Please be aware that this discussion guide may contain spoilers!
In Heera Mandi, the red-light district of Lahore, Pakistan, sociologist
Louise Brown examines the fate of the beautiful and tragic dancing girls. Once
the courtesans of kings, graceful and erudite, contemporary dancing girls find
themselves in dire straits, clinging to an ancient romantic identity while
facing a destitute future.
Central to Brown's study is Maha, a middle-aged dancing girl of increasing
girth who must auction her daughter's virginity to the highest bidder. Tasneem,
a young khusra, navigates the demarcation between male and female at
will, yet is doomed to be less than either. Tariq, of the untouchable sweeper
caste, Maha's increasingly uninterested "husband" Adnan, Laila, the former
dancing girl turned promoter/pimp, and high-paying sheiks in Dubai are but a few
of the people introduced in Brown's unflinching portrayal of a world that, much
like Maha herself, veers between "rage and joy, cruelty and gentle compassion."
Questions for Discussion
Consider the reversal of traditional Pakistani norms in Heera Mandi-"in
the mohalla, female beauty and sexuality are openly celebrated . . .
lauded and envied." Why does Brown refer to "luxury of purdah"
enjoyed by affluent families?
How do shame, honor and social status intertwine in Heera Mandi? How
does Maha manage her "shame" and why does Brown say, "paradoxically, a veil
can heighten rather than lessen a woman's power"?
With "no education and few skills" Nisha and Niha are trapped in a
vicious circle of prostitution. Given the complicated realities of cast and
class in Pakistan, would these girls have a chance even if they were
educated? How does prostitution become an economic inevitability when one
must support parents and siblings in a patriarchal society?
In Heera Mandi "love is a transaction conducted on the basis of an
illusion." How do words such as "beloved" and "lover" maintain the illusion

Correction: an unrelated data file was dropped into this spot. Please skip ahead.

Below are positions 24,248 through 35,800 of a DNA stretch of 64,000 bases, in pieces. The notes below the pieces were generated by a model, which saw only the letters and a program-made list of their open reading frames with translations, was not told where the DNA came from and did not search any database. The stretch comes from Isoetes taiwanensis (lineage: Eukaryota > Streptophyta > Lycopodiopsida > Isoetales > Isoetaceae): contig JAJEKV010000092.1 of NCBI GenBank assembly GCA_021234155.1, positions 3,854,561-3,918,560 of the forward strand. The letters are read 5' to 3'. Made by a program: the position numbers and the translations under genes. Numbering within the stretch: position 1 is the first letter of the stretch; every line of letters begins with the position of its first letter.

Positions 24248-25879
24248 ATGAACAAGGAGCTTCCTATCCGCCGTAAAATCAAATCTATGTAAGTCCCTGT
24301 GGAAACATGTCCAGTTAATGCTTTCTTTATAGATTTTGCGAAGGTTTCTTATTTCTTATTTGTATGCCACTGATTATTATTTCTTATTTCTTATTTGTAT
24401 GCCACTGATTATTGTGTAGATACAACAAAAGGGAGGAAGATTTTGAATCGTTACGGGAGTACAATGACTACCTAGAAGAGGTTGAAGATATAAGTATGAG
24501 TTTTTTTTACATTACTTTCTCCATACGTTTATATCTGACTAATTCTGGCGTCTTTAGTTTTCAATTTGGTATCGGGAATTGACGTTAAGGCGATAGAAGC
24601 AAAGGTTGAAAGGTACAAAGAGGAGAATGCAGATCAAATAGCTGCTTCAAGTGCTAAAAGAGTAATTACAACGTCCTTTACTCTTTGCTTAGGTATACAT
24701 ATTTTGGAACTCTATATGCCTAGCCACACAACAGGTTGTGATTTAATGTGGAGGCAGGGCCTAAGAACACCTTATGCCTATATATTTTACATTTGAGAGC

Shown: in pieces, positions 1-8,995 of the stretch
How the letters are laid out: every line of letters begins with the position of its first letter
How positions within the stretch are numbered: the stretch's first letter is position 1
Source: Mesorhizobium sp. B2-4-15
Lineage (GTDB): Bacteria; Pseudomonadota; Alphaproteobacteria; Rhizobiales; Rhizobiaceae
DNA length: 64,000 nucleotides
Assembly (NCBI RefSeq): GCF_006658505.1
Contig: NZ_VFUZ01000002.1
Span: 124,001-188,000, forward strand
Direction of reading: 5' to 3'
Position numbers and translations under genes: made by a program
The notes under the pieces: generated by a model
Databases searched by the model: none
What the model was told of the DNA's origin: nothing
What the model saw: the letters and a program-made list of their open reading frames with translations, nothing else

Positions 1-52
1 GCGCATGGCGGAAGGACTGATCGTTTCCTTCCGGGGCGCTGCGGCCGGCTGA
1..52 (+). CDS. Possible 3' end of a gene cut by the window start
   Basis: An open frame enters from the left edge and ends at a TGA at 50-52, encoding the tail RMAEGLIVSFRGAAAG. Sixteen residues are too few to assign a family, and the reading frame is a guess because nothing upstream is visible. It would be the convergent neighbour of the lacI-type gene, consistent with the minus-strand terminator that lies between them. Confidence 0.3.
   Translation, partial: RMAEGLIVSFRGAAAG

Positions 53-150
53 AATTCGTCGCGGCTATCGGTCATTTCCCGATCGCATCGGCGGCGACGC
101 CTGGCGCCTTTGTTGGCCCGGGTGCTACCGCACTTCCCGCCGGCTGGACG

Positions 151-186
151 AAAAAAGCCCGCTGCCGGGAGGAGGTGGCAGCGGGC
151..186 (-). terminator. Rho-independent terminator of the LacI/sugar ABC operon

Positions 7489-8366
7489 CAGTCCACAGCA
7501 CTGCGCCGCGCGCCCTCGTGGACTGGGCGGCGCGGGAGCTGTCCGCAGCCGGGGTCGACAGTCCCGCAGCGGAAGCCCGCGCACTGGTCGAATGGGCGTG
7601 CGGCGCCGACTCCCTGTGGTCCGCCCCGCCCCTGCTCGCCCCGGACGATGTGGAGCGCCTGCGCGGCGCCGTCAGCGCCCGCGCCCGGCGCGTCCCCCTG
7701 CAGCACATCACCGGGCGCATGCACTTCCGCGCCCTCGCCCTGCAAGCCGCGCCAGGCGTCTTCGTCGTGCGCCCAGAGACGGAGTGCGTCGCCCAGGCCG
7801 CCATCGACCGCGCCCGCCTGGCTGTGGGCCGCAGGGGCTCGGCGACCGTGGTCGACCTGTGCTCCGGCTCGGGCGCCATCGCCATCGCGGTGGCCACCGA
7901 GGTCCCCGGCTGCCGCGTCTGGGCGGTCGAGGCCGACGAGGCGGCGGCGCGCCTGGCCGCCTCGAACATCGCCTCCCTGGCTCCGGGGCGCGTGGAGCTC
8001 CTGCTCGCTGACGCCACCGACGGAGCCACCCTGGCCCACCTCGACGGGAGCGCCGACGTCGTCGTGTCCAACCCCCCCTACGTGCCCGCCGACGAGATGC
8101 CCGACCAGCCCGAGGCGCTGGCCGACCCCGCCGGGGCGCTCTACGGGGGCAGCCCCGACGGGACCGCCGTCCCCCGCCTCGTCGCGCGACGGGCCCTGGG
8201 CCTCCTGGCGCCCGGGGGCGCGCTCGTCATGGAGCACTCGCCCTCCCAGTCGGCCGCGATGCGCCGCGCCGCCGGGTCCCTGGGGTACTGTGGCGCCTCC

for both the tawaif and her tamash been? How do Iqbal Hussain,
Mumtaz, and Hasan illustrate the manner in which even men born in this
milieu are scarred?
When Brown decides to clean Maha's house, why do her actions signify an
"irreconcilable culture clash"? Do you find Maha's dismay to be
understandable in this context? In what other instances does Brown find her
Western values and customs to be incomprehensible to the people of Heera
Do you find Maha's behavior-the rages, the mystics, the Corex to be
self-destructive or coping mechanisms? In this setting, is self-delusion a
Brown observes that the women of Heera Mandi, "don't believe me when I
tell them that the lives of the other women are equally blighted." By
maintaining facades of prosperity, how do they inadvertently contribute to
their own misery? Consider the double-bind: society demeans them, while
their own community judges them as dirty or respectable based on stringent
rules of behavior.
Who are the khusras? Do you find it surprising that they exist in a
conservative Islamic society? How do the khusras fit in a society built on
male privilege, honor and masculinity, excused from women's obligations, but
never seen as men? Are they homosexual in the Western meaning of the word?
Why is Shiism "particularly suited to Heera Mandi"? Do you find it
paradoxical that prostitution and particularly flagellating form of
godliness coexist in this society?
When Maha agrees to send Neha to Sheikh Khasib in the Gulf, Brown faces
a moral quandary: "I can't walk away from this situation without losing my
integrity, but I can't stay and keep it going either." Is it possible to
resolve this situation? What would you have done, and how would you justify
Unless otherwise stated, this discussion guide is reprinted with the permission of Harper Perennial.
Any page references refer to a USA edition of the book, usually the trade paperback version, and may vary in other editions.
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